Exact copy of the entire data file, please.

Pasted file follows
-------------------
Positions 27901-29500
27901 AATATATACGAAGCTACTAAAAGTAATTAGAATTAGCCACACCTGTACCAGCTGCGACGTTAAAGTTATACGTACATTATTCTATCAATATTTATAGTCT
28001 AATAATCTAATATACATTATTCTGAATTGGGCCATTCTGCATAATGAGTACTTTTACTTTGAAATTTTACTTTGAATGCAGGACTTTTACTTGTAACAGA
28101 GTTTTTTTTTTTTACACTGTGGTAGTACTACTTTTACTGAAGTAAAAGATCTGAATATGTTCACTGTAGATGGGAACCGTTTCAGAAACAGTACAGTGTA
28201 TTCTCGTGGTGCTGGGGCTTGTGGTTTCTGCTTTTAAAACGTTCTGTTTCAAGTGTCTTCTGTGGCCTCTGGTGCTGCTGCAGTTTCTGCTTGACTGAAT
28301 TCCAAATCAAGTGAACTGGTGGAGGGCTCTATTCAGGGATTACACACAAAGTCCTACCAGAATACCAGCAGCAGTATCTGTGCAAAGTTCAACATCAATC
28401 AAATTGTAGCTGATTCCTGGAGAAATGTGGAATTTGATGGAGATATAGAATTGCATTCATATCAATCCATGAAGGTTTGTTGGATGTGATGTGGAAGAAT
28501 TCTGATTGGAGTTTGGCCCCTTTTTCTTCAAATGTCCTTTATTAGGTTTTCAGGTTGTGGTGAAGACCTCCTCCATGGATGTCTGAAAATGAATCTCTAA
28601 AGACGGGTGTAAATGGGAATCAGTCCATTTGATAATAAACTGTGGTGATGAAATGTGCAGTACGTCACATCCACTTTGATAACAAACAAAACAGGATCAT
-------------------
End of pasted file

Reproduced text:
Positions 27901-29500
27901 AATATATACGAAGCTACTAAAAGTAATTAGAATTAGCCACACCTGTACCAGCTGCGACGTTAAAGTTATACGTACATTATTCTATCAATATTTATAGTCT
28001 AATAATCTAATATACATTATTCTGAATTGGGCCATTCTGCATAATGAGTACTTTTACTTTGAAATTTTACTTTGAATGCAGGACTTTTACTTGTAACAGA
28101 GTTTTTTTTTTTTACACTGTGGTAGTACTACTTTTACTGAAGTAAAAGATCTGAATATGTTCACTGTAGATGGGAACCGTTTCAGAAACAGTACAGTGTA
28201 TTCTCGTGGTGCTGGGGCTTGTGGTTTCTGCTTTTAAAACGTTCTGTTTCAAGTGTCTTCTGTGGCCTCTGGTGCTGCTGCAGTTTCTGCTTGACTGAAT
28301 TCCAAATCAAGTGAACTGGTGGAGGGCTCTATTCAGGGATTACACACAAAGTCCTACCAGAATACCAGCAGCAGTATCTGTGCAAAGTTCAACATCAATC
28401 AAATTGTAGCTGATTCCTGGAGAAATGTGGAATTTGATGGAGATATAGAATTGCATTCATATCAATCCATGAAGGTTTGTTGGATGTGATGTGGAAGAAT
28501 TCTGATTGGAGTTTGGCCCCTTTTTCTTCAAATGTCCTTTATTAGGTTTTCAGGTTGTGGTGAAGACCTCCTCCATGGATGTCTGAAAATGAATCTCTAA
28601 AGACGGGTGTAAATGGGAATCAGTCCATTTGATAATAAACTGTGGTGATGAAATGTGCAGTACGTCACATCCACTTTGATAACAAACAAAACAGGATCAT